Monday, September 25, 2023  |



Ring Ratings Update: Deontay Wilder advances to No. 1 at heavyweight

Deontay Wilder isn't champion, but he's definitely the most dangerous heavyweight in the sport. Photo by Stephanie Trapp / TGP Promotions
Fighters Network

The Ring Women’s Ratings Panel had more to discuss and debate this month than the men’s panel, but there were highlights (and some “lowlights”) – mainly from the busy day of October 15 – on the male side of the street, including Deontay Wilder’s explosive return, Devin Haney’s bloody rematch domination of George Kambosos, Caleb Plant’s KO-of-the-Year candidate stoppage of Anthony Dirrell, Edwin Rodriguez’s surprising (to some) master class against Gary Antonio Russell, and (ugh) Conor Benn’s positive VADA test.

Conor Benn. Photo by Ian Walton Matchroom Boxing

Let’s start with the downer news. Benn’s anticipated Oct. 8 catchweight showdown with Chris Eubank Jr. was canceled after he tested positive for Clomifene, a female fertility drug that significantly increases testosterone in men and is on the World Anti-Doping Agency’s banned substance list.

The Ring Ratings Panel debated immediately dropping Benn from the welterweight rankings, where he holds the No. 9 spot, or waiting until more information comes from the ongoing UK Anti-Doping (UKAD) investigation and the result of the B sample taken by Voluntary Anti-Doping Association (VADA).

It began with panelist Tris Dixon, who simply asked:

“Please can you clarify what happens with Benn?”

Former Managing Editor Tom Gray was first to respond.

“My initial reaction was that we need the B-sample result before pulling the trigger,” said Gray. “Canelo (eventually) and Luis Nery were removed from their respective divisions after A and B samples came back positive from VADA. [Editor-In-Chief’s note: And in Alvarez’s case he was suspended by the Nevada State Athletic Commission, although also absolved of wrongdoing by the same governing body.]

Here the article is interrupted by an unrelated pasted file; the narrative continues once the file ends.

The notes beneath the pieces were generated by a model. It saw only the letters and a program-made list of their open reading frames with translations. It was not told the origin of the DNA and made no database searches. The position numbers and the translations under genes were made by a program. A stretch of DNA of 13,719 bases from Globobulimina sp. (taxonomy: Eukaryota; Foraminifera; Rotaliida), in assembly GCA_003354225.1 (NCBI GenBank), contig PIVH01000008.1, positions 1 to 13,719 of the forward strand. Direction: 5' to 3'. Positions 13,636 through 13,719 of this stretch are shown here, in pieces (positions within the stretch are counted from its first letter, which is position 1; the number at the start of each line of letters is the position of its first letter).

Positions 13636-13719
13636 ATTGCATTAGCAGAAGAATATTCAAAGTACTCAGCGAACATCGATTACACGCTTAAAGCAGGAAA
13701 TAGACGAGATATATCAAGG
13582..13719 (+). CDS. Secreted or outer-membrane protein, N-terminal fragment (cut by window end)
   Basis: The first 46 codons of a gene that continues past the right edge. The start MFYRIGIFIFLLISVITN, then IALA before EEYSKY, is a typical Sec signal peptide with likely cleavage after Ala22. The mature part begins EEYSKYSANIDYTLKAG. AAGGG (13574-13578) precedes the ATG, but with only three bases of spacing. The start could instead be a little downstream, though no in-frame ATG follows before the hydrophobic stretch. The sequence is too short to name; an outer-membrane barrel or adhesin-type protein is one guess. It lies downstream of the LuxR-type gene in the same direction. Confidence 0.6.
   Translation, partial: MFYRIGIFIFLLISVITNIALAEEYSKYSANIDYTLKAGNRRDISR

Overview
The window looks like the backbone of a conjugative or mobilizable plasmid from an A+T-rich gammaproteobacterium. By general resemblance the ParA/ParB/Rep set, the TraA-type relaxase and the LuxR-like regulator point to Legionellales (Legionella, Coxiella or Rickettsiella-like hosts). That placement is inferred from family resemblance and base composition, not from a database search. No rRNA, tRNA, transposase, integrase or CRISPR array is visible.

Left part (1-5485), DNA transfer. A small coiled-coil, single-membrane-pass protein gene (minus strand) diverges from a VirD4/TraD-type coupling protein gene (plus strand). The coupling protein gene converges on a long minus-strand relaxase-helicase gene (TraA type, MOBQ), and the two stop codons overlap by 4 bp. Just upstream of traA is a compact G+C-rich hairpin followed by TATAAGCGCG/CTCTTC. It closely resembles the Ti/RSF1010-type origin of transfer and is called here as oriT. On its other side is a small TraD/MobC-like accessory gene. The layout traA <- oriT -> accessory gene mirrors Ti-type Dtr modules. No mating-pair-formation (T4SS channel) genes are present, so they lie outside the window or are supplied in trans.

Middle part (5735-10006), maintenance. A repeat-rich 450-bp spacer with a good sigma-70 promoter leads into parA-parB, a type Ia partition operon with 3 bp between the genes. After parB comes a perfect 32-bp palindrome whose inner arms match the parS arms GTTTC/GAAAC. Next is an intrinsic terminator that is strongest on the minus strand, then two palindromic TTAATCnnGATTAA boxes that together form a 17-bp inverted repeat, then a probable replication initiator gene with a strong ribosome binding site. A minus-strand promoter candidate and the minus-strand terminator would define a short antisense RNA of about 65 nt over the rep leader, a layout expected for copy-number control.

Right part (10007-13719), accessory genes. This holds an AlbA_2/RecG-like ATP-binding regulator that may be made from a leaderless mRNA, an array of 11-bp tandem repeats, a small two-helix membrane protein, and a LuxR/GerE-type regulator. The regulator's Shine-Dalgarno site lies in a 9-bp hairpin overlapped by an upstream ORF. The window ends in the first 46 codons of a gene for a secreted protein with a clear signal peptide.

“Now, few people believe Benn’s B sample will come back with a different result – it’s the same damn test – but he has the option of having it analyzed. IF we removed Benn and the B sample SOMEHOW came back negative, then that wouldn’t be a good look. Several years ago, two Russian Olympians failed A samples and passed B samples, albeit with a different testing agency, and no further action was taken.

“I also read a report from (Dan) Rafael stating that Benn can refuse to publicly release the results of the B sample, which I find extraordinary. If that B-sample result is not disclosed within a specific timeframe (what would that be?), then I also think he needs to be removed from the ratings.

“I’m not a scientist (ironically my wife is, but I still know less than nothing). I’m not pretending to be something I’m not, so if my reasoning is flawed, I welcome someone to educate me. This is a personal take with limited knowledge.”

Photo by Ian Walton/ Matchroom Boxing

Dixon replied: “It’s interesting. I also believe someone has to ask for the B sample to be tested. And I don’t believe anyone has asked. And, frankly, I don’t think they will. Benn-Eubank in Saudi before Christmas?”

Responded Gray: “Yeah, if the B sample just fades into the background, I’d say Benn needs to come out. Not having that tested, or providing an explanation, indicates guilt. We’ll see what the investigation turns up.

“Benn-Eubank Jr. on Jupiter wouldn’t shock me now.”

Panelist Adam Abramowitz was in favor of dropping Benn now.

“Right. We may never hear about the B sample unless it exonerates him,” he said.  “I’d remove him. If there is evidence that clears him, we can reinsert.”

Panelists Martin Mulcahey and Daisuke Sugiura also voted to drop Benn.

“I’d also remove him from the rankings right now,” Sugiura said. “It’s hard not to, after canceling the whole event like that just as Martin stated. But, again as always, consistency is important. If we wait for the B sample, I’m OK too.”

Dixon followed up:

“This is all interesting. I suppose what I’m getting at is what happened last time it happened… what did The Ring do with (Oscar) Valdez, Canelo, et al? Because we can’t have one rule for one and one for someone else.”

Gray re-noted that Valdez and Alvarez had failed A and B samples.

Panelist Anson Wainwright was in favor of holding off.